Daggar here from The Brew Crew. Today we’ll talk a little bit about the fun you can create for everyone’s favorite magical sugar babies, warlocks.
Warlocks are among my favorite classes, so it’s no question that I’d sell my soul for a 1d10 cantrip, but I still eventually get tired of spamming Eldritch Blast. There are a slew of other options for the class, but sometimes players or dms aren’t well enough versed in the class’s potential to really make the magic happen. Here are some ways you can teach the Old Gods new tricks, and add some pizzazz to your warlocks’ playbooks.
Most dungeon masters know to include warlock patrons in their storylines, at least as a subplot. But try to plan those threads well in advanced, so they don’t feel crammed in at the last moment. If you know your game will feature a warlock, try to get some story ties and foreshadowing done early. Flesh out the details on who your warlock’s patron is, what they want, when they’ll make their demands, where they’ll send your players, and why they’re doing all this. Answering these basic questions can make the intense moments the player’s literal source of power is asking them to do something feel more important and natural. Don’t just have a command from their patron at level 1 without good reason, but make the patron’s demands important to your story’s midpoint or endgame.
Just as I had recommendations for homebrewing bard abilities, the warlock will love you for custom invocations, pacts, or patrons. Start with a patron to determine the most flavorful or appropriate pacts and invocations for your warlocks. A patron based on the magickal concept of a tulpa (basically a supercharged imaginary friend) could have an invocation that empowers your Mage Hand or Unseen Servant cantrips, increasing their duration or strength. A patron that is frozen in ice, or commands icy realms might have an invocation to allow your Eldritch Blast to extinguish flames and deal cold damage. The possibilities for pacts are just as varied, and a pact that manifests as a suit of ethereal armor, or knowledge of secret words of power can create a more flavorful and compelling warlock.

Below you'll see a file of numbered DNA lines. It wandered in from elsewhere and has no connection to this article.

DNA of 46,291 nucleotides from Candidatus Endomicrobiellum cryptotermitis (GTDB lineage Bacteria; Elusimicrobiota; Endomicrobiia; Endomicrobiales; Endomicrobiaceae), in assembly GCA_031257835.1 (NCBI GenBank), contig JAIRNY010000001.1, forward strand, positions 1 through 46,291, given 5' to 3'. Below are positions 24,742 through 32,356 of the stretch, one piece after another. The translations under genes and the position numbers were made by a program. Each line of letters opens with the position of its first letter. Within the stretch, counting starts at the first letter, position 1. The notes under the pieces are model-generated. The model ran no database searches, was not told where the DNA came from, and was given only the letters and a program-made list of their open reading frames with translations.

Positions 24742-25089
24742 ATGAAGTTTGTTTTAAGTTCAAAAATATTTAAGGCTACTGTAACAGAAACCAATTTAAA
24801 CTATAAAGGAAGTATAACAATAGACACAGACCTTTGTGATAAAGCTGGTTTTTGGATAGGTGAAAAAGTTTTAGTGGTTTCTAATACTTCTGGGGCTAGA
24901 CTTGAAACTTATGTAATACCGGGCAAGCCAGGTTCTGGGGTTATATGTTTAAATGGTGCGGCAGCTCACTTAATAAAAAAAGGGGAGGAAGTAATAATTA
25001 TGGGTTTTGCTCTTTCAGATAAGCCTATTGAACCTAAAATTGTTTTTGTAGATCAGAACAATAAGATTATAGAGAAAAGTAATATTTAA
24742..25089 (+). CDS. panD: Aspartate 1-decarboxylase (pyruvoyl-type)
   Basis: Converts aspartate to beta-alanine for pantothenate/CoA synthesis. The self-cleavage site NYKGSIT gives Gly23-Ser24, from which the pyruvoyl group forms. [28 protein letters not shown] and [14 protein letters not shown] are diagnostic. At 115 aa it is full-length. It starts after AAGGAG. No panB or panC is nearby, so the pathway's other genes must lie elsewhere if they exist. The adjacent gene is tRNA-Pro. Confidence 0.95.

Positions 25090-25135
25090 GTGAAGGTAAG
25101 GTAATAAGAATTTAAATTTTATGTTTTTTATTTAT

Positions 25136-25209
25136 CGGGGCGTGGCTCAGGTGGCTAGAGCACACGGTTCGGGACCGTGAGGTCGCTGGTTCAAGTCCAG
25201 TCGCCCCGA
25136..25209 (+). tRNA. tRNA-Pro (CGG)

The DM is the ultimate warlock patron. If you’re a player, work with your DM! If you’re a DM, work with your players! Collaborative storytelling is the goal of tabletop gaming. Don’t be afraid to ask about what goals and expectations you’ve got for the campaign. Maybe your player wants to kill their patron and take the being’s power. If that’s appropriate for the campaign, you can build up to it. Maybe they specifically don’t want to work against their patron, but instead let their patron take over the multiverse. That can be a suitably epic ending for a campaign, if you plan for it. Maybe the world is cast in darkness, as Cthulhu reigns free. Save room for your other players’ goals, of course, but there’s always epilogue sessions, or post-game write-ups to clean up loose ends.
With all the possibilities inherent in warlocks, be sure to give them some care and attention. They can be a story-heavy class with tons of fun potential. Even if your game doesn’t have room for warlocks to steal the spotlight, give them some room to feel like they’re working for a cause. Their patrons are big figures, and any references to them from other characters or NPCs will delight your warlocks and keep them on the straight and narrow path of eldritch servitude.
Sound off in the comments about what else you can do to treat your warlocks to otherworldly rewards. Also remember Frontline Gaming sells DnD products in their webcart!